Google Chrome – A new kind of browser
A day late, but that gave me the chance to test out Google Chrome for myself. At first glance, it doesn’t look like much, but Google has always had a way of doing that. To start off with, the entire interface is different from any other browser. It doesn’t even have the normal title bar. They basically (literally actually) started from scratch when they created this application. Google definitely just made the browser wars more interesting.
Going against their normal routine, they made Chrome open source. I’m not complaining at all, but it surprised the hell out of me. If that’s not enough, they’re encouraging others (Mozilla for example) to use Chrome’s code to make their browser better. So even if you’re not going to use Chrome, you will still benefit from it’s release.
Vegetable juice aside, the interface is amazing, even if it isn’t currently customizable. The title bar has been removed and the tab bar is it’s replacement. The unneeded icons have been scrapped leaving only Back, Forward, Refresh, Home (hidden by default), Favorite (star – similar to Firefox), Go (Stop when the current tab is loading), Page (similar to file menu), and Chrome (preferences, history, downloads, etc). If that isn’t enough, they wanted to go without the bookmarks toolbar, but the guinea pigs wanted to keep it. Thank God for that… I’m not sure what I would have done without it. Other than what I’ve mentioned so far, the only other thing visible on Chrome is the scroll bar. Yes, that’s right, there isn’t a status bar. But don’t you fear! The folks at Google have a bubble pop up (where the status bar should be) when you mouse over a link to let you know where it leads. The entire interface is spectacular, to say the least.
I remember the first time I used tabs in all of their glory. It wasn’t in a browser, but rather an editor. One of my favorite features was the ability to drag tabs to different positions on the tab bar. Well, once again, Chrome proved that everything can be improved upon. In chrome, not only can you drag-and-drop tabs to different positions on the tab bar, but you can drag them into their own windows… and back again. You can even drag them into other windows. Not only does Chrome offer these wonderful features, but it provides them with beautiful (although basic) animations. Instead of just showing an arrow when moving the tab, it actually drags the tab (and shifts the others). And when you drag the tab into it’s own window, it shows the page itself (see screenshot). And if you’re ever worried about how much memory these fancy features are using, Chrome provides the details for you.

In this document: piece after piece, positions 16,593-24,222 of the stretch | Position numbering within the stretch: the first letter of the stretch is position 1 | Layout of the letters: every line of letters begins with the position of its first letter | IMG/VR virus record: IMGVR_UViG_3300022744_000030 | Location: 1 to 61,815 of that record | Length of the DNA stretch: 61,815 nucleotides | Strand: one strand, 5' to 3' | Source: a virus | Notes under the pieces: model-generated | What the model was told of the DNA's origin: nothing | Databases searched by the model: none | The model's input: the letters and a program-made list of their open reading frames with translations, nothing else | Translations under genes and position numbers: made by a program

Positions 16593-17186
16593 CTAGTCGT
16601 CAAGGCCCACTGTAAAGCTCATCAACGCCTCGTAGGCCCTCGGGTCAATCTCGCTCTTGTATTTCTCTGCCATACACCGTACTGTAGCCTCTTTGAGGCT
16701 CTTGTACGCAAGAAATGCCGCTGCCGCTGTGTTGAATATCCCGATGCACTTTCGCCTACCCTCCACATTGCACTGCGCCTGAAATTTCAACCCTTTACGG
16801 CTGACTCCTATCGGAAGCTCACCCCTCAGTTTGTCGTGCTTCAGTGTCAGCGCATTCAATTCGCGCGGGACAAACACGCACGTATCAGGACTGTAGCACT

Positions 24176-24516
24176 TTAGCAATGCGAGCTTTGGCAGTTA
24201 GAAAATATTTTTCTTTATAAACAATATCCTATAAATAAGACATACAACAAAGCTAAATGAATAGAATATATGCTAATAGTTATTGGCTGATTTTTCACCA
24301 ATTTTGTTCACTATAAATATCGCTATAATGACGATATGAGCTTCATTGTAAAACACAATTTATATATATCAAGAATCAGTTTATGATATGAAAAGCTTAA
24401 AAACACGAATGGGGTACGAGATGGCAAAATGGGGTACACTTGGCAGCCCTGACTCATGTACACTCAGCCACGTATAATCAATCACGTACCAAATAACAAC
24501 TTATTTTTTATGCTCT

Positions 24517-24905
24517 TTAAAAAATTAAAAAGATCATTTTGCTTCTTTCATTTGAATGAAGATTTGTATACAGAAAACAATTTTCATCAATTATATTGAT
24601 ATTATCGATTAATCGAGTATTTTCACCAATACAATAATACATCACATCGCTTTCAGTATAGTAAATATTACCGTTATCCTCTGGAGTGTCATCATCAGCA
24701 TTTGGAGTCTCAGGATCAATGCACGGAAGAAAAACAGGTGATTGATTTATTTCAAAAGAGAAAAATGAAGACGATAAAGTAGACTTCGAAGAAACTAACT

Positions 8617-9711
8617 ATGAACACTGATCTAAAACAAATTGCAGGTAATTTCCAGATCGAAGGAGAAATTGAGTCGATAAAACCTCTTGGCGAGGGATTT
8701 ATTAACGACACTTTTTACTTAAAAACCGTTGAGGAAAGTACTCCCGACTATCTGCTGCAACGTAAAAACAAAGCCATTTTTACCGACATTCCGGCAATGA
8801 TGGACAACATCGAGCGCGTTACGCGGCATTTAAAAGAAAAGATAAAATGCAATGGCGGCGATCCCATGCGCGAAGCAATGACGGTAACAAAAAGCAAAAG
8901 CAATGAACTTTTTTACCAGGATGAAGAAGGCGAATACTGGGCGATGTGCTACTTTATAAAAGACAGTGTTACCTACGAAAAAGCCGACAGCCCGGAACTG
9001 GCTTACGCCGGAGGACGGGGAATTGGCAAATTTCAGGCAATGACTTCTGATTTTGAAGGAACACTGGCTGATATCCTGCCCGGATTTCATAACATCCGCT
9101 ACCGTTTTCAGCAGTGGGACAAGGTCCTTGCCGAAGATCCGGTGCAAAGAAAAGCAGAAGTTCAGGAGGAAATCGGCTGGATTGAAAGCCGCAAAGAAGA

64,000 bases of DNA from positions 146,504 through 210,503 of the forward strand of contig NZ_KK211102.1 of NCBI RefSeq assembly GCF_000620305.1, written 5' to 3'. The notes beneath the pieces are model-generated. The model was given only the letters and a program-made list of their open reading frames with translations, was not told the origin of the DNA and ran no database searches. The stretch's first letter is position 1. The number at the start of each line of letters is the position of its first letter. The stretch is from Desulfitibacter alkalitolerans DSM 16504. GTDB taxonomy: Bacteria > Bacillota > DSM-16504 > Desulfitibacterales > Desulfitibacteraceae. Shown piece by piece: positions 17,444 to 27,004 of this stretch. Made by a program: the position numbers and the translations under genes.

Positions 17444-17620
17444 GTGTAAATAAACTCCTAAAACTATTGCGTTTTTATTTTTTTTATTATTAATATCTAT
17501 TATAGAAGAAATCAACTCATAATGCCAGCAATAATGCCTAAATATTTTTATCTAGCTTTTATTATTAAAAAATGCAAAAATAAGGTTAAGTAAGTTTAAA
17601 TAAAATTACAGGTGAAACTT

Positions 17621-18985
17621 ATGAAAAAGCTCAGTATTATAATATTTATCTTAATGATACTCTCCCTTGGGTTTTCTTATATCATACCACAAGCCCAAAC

Now that I’ve explained the big features of Chrome, let me point out a few of the smaller ones. First off, the location bar is color coded. No, I don’t mean pink for one website and yellow for another. The URI itself is split into parts and colored accordingly. HTTPS is green while HTTP is a light gray. That’s no big deal though, since Firefox and other browsers have had a similar feature for ages. The reason I’m even bringing up the color coding is because they didn’t stop at HTTP/HTTPS. The entire URI is in a light gray except HTTPS and the domain name itself. For an example, I’ll use https://mail.google.com/mail/. HTTPS is green, :// is light gray, mail.google.com is black, and /mail/ is light gray. It doesn’t seem like much, but it helps to point out phishing sites before they’re reported as such. You know what I’m talking about. The sites that use domains such as msn.com.somepage.net. People tend to look at the begining of a URI and see msn.com. They then proceed to type in their password and lose their account. With the color coding though, they’ll begin to look at the black text instead of the beginning. That way, msn.com.somepage.net will stick out instead of msn.com.
If you aren’t sold yet, Chrome also allows you to search from your navigation bar. Sure, you might be able to do that now, but Chrome allows you to type in a domain (facebook.com for example) and immediately offers you the choice to go to the site or search it. If you want to go to it, you hit enter. If you want to search, simply hit tab. This only works on sites that have their own search feature (if you can add it to Firefox’s list of search engines, you can search it in Chrome).
All in all, I feel Google has upped the ante for what a browser should be. And with Chrome’s use of WebKit, we should see a lot of improvements to that as well. If nothing else, the release of Chrome has brought us into another phase of the browser wars.